Meatless Monday: Boothby Blonde Heirloom Cucumber

This Monday, rather than featuring a recipe, we'd like to talk about trying new things. Amy never was a big fan of vegetables, but over the years has gradually come to love them. Well, many of them. And a big part of that came simply out of trying them, either for the first time, or with fresh eyes (or tastebuds, as it were).

At yesterday's farmers' market, we found this heirloom cucumber from Maine that we had never seen before. It is the size of a pickling cucumber and has whitish-yellow skin with creamy white and light green tones on the inside. The skin is slightly bitter, the texture crisp, and the flesh has a delicately sweet flavor. We ate ours out of hand, but bet these would be great pickling cukes.

Here's to trying new things!

Meatless Monday Features Our Recipe for Lunch

The Meatless Monday website is featuring our "Vanilla Scented Sweet Corn Chowder" for this Monday's lunch recipe. Check it out here!


Rummin' Tea

Amy writes:

Iced tea is the essential drink of summer for me. I brew a pitcher almost every day, adding a quarter cup of sugar while the water's hot so it mixes properly, like my mother taught me. Not too sweet, like sweet tea in the South, but with just a hint of sweetness. No lemon or mint needed unless the notion strikes me.

On my last trip to New Orleans (which was too long ago!), my bestie K and I had drinks at a touristy place in the Quarter. I couldn't help myself - it was hot, and the place had its French doors wide open and the ceiling fans were whirring away invitingly. That was where I was first introduced to Sailor Jerry rum and it's been my go-to rum ever since. "Sailor Jerry" was the moniker for enlisted navy seaman and tattoo legend Norman Collins, and the bottle features a few of his iconic works. In fact, this year is the 100th anniversary of his birth, and the company has put out three limited-edition bottles to celebrate his legacy. 

Now, I don't know anything about tattoos, not actually having one myself. Nor do I know much about the navy, other than the fact that my grandfather served in it years ago. But rum and I go way back, and this Caribbean rum is nicely spiced with hints of caramel that go perfectly with your favorite mixers - coke, ginger ale, juice, or in my case, semi-sweet iced tea. I call it Rummin' Tea and it is my favorite thing to enjoy on hot summer evenings spent on my porchswing watching life go by .


1 part Sailor Jerry rum
2 parts slightly sweetened iced tea

Combine ingredients in a tall glass over ice. Garnish with lemon or mint if desired.


Motorino Pizza, New York City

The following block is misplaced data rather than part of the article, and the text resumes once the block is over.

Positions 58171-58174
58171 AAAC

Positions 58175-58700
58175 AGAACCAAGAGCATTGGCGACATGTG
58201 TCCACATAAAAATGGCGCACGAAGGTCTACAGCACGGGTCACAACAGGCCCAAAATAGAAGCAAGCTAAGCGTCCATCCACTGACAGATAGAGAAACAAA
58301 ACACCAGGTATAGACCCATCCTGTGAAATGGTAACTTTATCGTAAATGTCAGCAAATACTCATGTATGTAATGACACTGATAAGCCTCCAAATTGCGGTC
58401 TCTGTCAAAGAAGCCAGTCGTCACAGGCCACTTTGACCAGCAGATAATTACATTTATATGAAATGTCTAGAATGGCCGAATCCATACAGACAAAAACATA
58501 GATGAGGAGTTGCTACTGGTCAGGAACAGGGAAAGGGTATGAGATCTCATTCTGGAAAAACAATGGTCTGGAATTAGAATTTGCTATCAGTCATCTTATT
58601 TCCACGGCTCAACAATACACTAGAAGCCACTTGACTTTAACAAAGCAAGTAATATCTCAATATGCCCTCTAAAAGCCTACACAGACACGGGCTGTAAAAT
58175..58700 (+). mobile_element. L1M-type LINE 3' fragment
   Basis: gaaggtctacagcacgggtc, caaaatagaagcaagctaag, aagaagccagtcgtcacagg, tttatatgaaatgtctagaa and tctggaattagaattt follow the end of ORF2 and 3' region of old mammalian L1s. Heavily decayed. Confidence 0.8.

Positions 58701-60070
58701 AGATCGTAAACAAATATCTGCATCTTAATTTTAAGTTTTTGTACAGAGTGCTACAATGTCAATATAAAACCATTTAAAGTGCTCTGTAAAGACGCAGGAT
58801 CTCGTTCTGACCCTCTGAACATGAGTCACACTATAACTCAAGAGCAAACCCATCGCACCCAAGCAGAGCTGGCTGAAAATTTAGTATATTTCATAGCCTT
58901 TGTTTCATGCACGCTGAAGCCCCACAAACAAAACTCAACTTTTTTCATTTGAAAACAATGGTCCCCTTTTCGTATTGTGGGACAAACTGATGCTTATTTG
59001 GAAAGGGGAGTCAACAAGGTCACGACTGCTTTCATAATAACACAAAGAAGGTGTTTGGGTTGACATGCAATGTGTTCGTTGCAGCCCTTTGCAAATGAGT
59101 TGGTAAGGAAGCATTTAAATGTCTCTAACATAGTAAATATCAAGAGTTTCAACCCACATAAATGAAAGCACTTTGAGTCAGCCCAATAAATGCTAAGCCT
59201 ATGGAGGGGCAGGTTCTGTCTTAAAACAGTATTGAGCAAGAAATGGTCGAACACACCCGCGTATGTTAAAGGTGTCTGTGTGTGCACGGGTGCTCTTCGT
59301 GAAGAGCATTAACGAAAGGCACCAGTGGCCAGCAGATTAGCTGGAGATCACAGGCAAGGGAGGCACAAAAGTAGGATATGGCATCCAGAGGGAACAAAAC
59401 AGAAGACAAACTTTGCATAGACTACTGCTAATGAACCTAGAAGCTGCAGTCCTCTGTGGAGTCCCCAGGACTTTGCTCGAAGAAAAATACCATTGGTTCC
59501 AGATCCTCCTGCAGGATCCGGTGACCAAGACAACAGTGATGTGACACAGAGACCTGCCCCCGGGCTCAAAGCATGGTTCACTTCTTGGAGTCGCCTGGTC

A few weeks ago, we found ourselves wandering around New York's East Village. We made our way through the maze of the subway system in order to visit Obscura, the antiques store featured on the fantastically creepy Discovery Channel's show "Oddities," and to see what else could be found in this particularly eccentric little neighborhood.

After a few hours (and one slightly twisted ankle) we decided to stop for lunch, and this was when we discovered Motorino PizzaThe unassuming storefront led us into a narrow eatery with tin ceilings, stainless steel tables, and of course, an open view of the most important thing in the joint - the oven. Beer and wine were available, and the service was friendly and attentive. When we spotted the sign advertising the daily special (right), we knew we were in the right place.

Pizza is a big deal in New York, and this pizza certainly lives up to that reputation. We had never heard of Motorino before this, although a little after-visit research tells us both Rachel Ray and The New York Times love their pies. No doubt! This is wood-fired, Neapolitan-style pizza, with crust that is blisteringly crisp on the outside yet pillowy soft within. The mid-weekday special, in which we indulged, featured a big, beautiful, fresh green salad, dressed simply with a little balsamic and black pepper paired with a pizza for a mere $12. We each chose the soppressata picante, featuring tangy tomato, fior di latte (a cow's milk mozzarella), garlic, red pepper flakes, and plenty of soppressata (a spicy Italian cured dry salami). We couldn't believe the amount of food at such a bargain price (we could have split one pizza!), and would definitely recommend Motorino for a cheap NYC meal that is out of this world.

Motorino on Urbanspoon


An Afternoon in Hanover, New Hampshire: The Farmers' Market and Murphy's on the Green

Amy writes:

Every couple of years, I participate in the Classical Association of New England's Summer Institute, which my husband lovingly calls "Latin Camp." Teachers, professors, and non-academic lovers of Latin, Greek, English, history, humanities, archaeology, and all things ancient, descend upon the campus at Dartmouth College and spend a week immersed in collegial study and celebration of our passion. A typical day at "camp" includes at least two, if not three, lectures by experts in their field, a class meeting each of the two courses an individual has signed up for, an optional workshop and/or reading group, and for those of us in "The Ancient World in Modern Film," a movie at night. We sleep in (thankfully, air-conditioned) dorm rooms, and we eat meals from whatever campus dining hall is serving at that particular moment. We even have a camp song.